Suspect Confesses to Shooting UK Journalist and Brazilian Guide, Leads Police to Bodies

The main suspect in the investigation into missing British journalist Dom Phillips and indigenous expert Bruno Pereira has confessed to killing the men, a Brazilian police investigator said on Wednesday.

The suspect, 41-year-old fisherman Amarido da Costa de Oliveira, known locally as “Pelado,” led police to the remains, which are yet to be formally identified.

A second suspect, Amarido’s brother Oseney da Costa de Oliveira, also known as “Dos Santos,” denied involvement, police said.

Amarido was arrested on June 8. His brother Oseney was arrested on June 14.

Phillips and Pereira were last seen in a remote area of the Amazon rain forest on June 5 when the pair were on a research trip for a book Phillips had been working on.

In a press conference on Wednesday, Brazilian police said Amarido, who had clashed with Pereira over his efforts to combat illegal fishing in indigenous territory, confessed that he had killed Phillips and Pereira with a firearm, buried their bodies, and sunk their boat.

Amarido led police to a remote burial site where the remains were unearthed, and the police are expected to recover the boat on Thursday.

Federal Police Superintendent Eduardo Alexandre Fontes said the bodies were found “3.1 kilometers [1.86 miles] deep in the forest.”

He also said the remains would be sent to the National Institute of criminalistics in Brasilia on Thursday for identification.

As for the boat, Fontes said: “They put sacks of dirt on her to sink in. They took the engine out, they sunk the engine.”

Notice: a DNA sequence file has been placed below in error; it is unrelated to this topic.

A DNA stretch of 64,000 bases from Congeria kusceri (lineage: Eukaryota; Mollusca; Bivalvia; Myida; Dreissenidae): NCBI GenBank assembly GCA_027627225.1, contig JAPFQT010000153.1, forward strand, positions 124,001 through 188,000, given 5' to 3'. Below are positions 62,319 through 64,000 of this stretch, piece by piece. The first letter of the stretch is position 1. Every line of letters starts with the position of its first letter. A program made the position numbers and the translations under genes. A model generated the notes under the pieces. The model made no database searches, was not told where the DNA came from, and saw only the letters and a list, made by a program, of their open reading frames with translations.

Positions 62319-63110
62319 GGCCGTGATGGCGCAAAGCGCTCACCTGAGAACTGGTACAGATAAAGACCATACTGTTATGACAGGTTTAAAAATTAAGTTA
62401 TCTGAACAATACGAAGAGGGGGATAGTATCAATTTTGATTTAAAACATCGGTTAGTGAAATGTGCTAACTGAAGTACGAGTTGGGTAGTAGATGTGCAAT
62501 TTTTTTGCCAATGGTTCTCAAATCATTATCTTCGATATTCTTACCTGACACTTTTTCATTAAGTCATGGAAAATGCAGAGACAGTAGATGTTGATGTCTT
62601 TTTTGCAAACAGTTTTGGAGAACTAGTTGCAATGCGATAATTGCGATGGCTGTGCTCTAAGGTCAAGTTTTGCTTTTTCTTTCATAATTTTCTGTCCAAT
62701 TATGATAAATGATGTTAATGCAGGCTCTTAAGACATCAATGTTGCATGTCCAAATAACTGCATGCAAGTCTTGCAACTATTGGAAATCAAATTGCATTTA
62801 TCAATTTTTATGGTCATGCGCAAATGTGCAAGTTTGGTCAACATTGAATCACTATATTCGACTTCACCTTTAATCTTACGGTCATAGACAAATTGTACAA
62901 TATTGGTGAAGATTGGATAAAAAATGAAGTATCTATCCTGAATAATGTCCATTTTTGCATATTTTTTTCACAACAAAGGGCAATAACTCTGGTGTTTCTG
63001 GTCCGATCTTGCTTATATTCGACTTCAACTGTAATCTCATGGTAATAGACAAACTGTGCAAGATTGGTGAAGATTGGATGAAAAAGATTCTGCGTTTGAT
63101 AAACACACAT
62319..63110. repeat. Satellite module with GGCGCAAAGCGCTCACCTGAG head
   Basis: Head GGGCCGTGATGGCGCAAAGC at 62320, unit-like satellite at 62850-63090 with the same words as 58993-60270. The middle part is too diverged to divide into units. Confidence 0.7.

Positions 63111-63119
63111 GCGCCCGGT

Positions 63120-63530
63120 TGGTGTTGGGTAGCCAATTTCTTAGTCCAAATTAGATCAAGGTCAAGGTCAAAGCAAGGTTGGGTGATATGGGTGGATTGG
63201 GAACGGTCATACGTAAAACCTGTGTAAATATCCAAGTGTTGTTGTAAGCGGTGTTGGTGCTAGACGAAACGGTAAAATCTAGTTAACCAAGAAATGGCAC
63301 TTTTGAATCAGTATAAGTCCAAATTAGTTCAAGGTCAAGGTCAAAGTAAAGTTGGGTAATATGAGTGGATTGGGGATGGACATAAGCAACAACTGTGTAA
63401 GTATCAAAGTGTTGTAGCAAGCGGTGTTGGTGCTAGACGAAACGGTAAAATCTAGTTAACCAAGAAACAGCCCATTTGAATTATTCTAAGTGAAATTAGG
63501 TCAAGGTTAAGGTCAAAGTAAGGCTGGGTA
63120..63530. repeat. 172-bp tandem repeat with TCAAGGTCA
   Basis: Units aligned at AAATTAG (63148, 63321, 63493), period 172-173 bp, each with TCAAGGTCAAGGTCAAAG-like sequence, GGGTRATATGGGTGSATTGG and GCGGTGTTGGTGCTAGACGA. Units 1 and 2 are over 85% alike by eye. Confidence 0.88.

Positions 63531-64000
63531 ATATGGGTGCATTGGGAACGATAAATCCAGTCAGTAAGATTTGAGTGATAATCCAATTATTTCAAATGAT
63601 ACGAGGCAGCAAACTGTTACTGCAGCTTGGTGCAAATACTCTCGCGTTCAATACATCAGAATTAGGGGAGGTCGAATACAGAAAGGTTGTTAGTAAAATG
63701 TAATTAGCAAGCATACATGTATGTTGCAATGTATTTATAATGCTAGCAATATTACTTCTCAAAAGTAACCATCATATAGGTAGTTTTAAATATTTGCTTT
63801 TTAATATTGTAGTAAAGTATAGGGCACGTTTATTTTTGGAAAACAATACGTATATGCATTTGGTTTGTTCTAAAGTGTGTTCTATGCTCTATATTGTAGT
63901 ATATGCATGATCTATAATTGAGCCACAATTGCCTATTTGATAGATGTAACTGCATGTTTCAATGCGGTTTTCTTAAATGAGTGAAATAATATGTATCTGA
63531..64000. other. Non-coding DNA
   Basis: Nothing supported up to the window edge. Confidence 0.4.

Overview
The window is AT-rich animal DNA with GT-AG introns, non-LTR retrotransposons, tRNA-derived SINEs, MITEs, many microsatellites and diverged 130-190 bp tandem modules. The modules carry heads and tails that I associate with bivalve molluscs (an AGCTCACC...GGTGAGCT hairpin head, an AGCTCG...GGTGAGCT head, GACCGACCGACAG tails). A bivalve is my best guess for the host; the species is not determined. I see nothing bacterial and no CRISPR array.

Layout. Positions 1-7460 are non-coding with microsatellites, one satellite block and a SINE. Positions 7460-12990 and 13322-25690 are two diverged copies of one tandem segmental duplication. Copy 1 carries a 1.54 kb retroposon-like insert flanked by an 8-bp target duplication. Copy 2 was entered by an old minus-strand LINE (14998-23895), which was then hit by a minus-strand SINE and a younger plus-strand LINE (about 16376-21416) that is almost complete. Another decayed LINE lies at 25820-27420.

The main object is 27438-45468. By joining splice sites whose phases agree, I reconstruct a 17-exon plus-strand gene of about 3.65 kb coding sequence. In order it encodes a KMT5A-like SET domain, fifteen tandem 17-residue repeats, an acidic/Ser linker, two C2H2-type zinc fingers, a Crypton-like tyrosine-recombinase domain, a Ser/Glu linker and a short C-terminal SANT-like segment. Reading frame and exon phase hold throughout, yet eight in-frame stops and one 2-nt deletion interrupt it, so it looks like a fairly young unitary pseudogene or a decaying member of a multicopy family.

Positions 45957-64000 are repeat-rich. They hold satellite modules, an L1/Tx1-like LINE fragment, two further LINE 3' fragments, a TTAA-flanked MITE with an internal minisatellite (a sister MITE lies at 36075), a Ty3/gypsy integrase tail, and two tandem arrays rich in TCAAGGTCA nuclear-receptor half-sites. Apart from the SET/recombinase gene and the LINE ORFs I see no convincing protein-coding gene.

The news marks a grim conclusion to a case that has raised global alarm, hanging over Brazilian President Jair Bolsonaro at a regional summit, and stirring concern in the British Parliament.

Phillips, a freelance reporter who has written for The Guardian and The Washington Post, was doing research for a book on the trip with Pereira, a former head of isolated and recently contacted tribes at federal indigenous affairs agency Funai.

They were in a remote jungle area near the border with Colombia and Peru called the Javari Valley, which is home to the world’s largest number of uncontacted indigenous people. The region has been invaded by illegal fishermen, hunters, loggers, and miners, and police call it a key route for drug trafficking.

The Costa brothers were seen meeting on the Itacoai river just moments after Phillips and Pereira passed by on June 5, headed toward the riverside town of Atalaia do Norte, a witness told federal police in a report reviewed by Reuters.

The police report said witnesses heard Pereira say he had received threats from Amarildo.

Bolsonaro on Wednesday suggested that Phillips had made enemies by writing about environmental issues.

Reuters contributed to this report.

Lily Zhou


Lily Zhou is a freelance writer mostly covering UK news for The Epoch Times.

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